To help convey the magnitude of leaking a supply chain secret, let’s look at boto3, the AWS SDK for Python, which is hosted on a package management service called PyPI. boto3 had over 153 million downloads in the month of April alone. That’s hundreds of millions of people using boto3 in their software, and they all depend on boto3 to be reliable and secure. If a developer for boto3 accidentally leaked their PyPI access credentials, a malicious actor could exploit this vulnerability and upload malware to the service, potentially impacting hundreds of millions of software applications and every single one of their users.
Think this is hyperbole? Let’s look at a real example that happened to ESLint. In 2018, an attacker gained access to the npm account of an ESLint maintainer. They then published malicious versions of two ESLint packages, which when downloaded, sent users’ own npm secrets to the attacker. Fortunately, the incident was resolved within a few hours, but not before compromising users’ npm credentials. As a result, npm had to revoke every active secret generated before the incident was resolved to make sure their users were protected.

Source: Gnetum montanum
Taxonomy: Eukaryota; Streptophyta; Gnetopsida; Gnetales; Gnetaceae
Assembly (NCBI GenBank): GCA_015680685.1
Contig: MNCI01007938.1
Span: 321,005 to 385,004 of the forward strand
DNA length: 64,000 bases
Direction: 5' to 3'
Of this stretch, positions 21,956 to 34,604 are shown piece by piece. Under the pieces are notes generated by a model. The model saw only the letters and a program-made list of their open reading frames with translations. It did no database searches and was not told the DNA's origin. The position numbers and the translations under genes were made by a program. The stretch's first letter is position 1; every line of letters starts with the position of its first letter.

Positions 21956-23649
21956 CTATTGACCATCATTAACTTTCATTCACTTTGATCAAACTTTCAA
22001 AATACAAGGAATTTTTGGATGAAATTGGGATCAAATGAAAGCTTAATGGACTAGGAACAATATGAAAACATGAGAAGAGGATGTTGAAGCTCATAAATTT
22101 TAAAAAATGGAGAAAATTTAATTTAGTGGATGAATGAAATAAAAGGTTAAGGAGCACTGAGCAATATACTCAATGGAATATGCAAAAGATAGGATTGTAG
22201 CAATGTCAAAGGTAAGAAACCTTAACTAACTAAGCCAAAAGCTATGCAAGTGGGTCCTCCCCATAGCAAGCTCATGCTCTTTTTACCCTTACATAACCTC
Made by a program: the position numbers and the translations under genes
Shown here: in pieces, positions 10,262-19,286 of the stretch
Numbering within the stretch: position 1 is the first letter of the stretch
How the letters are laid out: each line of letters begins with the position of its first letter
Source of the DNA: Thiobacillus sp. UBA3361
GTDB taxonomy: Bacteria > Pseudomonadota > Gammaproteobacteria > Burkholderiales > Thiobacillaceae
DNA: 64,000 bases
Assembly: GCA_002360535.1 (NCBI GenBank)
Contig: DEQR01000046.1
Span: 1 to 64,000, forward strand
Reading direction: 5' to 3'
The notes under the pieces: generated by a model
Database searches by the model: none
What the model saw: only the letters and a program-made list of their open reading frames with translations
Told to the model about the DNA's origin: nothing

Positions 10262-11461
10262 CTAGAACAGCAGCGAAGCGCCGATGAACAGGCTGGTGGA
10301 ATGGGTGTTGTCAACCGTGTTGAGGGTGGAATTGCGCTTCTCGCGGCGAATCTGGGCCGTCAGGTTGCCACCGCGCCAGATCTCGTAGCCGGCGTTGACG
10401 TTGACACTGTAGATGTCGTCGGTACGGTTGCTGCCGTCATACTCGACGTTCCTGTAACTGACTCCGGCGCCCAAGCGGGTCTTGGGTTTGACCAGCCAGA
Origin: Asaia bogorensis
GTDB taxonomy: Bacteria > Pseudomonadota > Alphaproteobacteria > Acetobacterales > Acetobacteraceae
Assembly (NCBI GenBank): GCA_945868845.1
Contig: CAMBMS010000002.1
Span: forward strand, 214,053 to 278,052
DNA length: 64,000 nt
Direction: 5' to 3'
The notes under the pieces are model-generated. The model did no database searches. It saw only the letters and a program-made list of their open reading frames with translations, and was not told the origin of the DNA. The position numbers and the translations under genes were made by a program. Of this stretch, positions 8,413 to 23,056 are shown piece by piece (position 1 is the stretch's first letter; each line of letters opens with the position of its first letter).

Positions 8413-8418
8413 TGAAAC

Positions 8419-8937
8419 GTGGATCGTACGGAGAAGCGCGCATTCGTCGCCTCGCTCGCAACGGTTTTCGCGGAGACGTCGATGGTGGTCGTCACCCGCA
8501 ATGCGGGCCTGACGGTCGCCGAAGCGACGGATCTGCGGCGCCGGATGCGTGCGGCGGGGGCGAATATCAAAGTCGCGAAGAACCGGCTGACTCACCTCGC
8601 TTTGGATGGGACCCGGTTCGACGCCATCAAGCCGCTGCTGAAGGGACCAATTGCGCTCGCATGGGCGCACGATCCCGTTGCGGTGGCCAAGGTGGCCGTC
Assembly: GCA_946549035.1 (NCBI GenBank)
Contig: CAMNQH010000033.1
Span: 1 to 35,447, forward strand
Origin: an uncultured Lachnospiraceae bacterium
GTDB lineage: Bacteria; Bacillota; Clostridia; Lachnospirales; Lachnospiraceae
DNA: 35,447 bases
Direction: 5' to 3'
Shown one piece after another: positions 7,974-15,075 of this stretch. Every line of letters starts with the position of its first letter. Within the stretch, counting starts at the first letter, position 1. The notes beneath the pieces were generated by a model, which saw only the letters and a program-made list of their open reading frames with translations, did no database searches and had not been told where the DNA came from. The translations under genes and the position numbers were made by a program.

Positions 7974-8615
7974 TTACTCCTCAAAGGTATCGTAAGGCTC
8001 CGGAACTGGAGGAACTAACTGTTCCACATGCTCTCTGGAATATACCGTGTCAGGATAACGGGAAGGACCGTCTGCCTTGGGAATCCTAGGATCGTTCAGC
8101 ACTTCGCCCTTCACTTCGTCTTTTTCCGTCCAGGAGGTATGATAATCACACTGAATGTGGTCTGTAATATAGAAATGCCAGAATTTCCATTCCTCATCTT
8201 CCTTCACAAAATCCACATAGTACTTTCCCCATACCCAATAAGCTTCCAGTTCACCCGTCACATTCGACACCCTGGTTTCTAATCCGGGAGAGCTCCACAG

Scanning for supply chain secrets is important because unlike with other secrets, where exposing the secret impacts only one account, an exposed supply chain secret can potentially impact millions of downstream software applications and their users. Fortunately, GitHub secret scanning scans for npm secrets, which means that if an ESLint developer leaks their npm credentials in a GitHub repository, their packages—and every piece of software that depends on them—will be safe.
GitHub secret scanning has recently added support for RubyGems and PyPI secrets. We also scan for npm, NuGet, and Clojars secrets. All of these package management services host a combined 2.3 million packages (as of May 2021).